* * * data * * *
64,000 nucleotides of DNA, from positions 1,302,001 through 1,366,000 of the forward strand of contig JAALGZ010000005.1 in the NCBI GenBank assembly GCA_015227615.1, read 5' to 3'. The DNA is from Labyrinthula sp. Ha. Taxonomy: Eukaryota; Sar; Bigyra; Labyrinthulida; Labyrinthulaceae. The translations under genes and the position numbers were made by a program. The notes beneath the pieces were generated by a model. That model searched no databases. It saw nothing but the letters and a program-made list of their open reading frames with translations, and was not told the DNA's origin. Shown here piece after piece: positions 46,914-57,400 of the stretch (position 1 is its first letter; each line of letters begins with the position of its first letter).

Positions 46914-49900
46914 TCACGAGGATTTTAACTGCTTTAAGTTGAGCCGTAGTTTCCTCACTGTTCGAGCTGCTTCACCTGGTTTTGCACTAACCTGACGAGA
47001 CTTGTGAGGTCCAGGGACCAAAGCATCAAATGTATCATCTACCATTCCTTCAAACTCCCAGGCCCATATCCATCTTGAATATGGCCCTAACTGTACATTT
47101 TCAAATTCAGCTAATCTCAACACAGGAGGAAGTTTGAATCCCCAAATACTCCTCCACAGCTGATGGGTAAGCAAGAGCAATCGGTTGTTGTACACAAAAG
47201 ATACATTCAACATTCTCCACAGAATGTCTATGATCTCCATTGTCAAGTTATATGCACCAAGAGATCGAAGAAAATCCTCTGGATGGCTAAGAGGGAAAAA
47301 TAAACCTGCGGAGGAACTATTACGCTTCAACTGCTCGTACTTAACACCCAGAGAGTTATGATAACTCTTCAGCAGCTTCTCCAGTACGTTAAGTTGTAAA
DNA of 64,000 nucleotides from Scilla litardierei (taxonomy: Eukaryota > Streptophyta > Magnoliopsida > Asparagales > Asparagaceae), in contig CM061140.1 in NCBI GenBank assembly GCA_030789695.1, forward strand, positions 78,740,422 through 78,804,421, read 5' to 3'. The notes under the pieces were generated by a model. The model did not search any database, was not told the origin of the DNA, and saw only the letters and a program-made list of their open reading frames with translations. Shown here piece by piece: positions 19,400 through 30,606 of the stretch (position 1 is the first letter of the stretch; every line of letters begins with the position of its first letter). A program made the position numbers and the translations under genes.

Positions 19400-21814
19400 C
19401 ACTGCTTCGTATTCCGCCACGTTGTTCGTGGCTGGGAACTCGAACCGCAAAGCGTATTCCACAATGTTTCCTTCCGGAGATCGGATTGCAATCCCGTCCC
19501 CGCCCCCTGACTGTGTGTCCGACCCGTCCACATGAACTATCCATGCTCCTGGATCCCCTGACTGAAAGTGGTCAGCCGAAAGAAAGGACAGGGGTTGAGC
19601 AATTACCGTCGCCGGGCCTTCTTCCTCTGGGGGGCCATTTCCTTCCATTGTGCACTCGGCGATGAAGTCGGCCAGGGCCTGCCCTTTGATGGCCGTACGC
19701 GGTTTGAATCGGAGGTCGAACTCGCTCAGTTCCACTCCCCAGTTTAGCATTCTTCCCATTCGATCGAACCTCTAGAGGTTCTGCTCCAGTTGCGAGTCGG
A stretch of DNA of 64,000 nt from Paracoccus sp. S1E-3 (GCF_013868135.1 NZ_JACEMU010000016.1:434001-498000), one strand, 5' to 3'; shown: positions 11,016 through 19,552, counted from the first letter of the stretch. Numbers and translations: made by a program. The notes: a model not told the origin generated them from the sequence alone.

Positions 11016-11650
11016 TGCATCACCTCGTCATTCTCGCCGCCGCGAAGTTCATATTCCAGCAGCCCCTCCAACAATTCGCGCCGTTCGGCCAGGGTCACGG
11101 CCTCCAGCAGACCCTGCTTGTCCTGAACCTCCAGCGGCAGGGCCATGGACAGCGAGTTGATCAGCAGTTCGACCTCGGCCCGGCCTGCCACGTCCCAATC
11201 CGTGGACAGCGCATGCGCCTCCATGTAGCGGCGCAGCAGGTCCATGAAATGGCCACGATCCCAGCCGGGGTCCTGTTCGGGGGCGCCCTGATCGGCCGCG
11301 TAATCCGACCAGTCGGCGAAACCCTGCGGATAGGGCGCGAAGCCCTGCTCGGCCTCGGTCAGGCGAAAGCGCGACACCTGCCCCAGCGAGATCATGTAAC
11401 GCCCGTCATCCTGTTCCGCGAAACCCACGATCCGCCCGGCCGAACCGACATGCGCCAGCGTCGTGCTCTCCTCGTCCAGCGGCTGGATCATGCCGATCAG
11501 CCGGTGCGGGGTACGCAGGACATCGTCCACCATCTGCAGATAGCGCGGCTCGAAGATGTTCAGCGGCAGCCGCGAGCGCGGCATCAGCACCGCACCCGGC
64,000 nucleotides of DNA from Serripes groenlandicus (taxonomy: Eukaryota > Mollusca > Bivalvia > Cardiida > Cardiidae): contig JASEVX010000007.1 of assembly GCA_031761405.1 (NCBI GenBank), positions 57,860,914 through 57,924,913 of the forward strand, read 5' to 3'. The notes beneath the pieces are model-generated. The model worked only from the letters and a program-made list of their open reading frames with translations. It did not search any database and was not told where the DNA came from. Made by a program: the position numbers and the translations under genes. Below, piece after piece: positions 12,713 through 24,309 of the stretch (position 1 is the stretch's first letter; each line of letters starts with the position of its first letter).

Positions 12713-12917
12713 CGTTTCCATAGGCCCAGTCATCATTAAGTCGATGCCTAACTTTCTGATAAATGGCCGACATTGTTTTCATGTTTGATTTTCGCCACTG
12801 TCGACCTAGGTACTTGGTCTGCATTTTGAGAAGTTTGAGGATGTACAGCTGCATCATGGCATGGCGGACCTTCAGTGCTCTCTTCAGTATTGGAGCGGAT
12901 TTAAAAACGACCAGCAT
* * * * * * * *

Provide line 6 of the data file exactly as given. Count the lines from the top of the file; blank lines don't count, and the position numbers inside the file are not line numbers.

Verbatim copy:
47201 ATACATTCAACATTCTCCACAGAATGTCTATGATCTCCATTGTCAAGTTATATGCACCAAGAGATCGAAGAAAATCCTCTGGATGGCTAAGAGGGAAAAA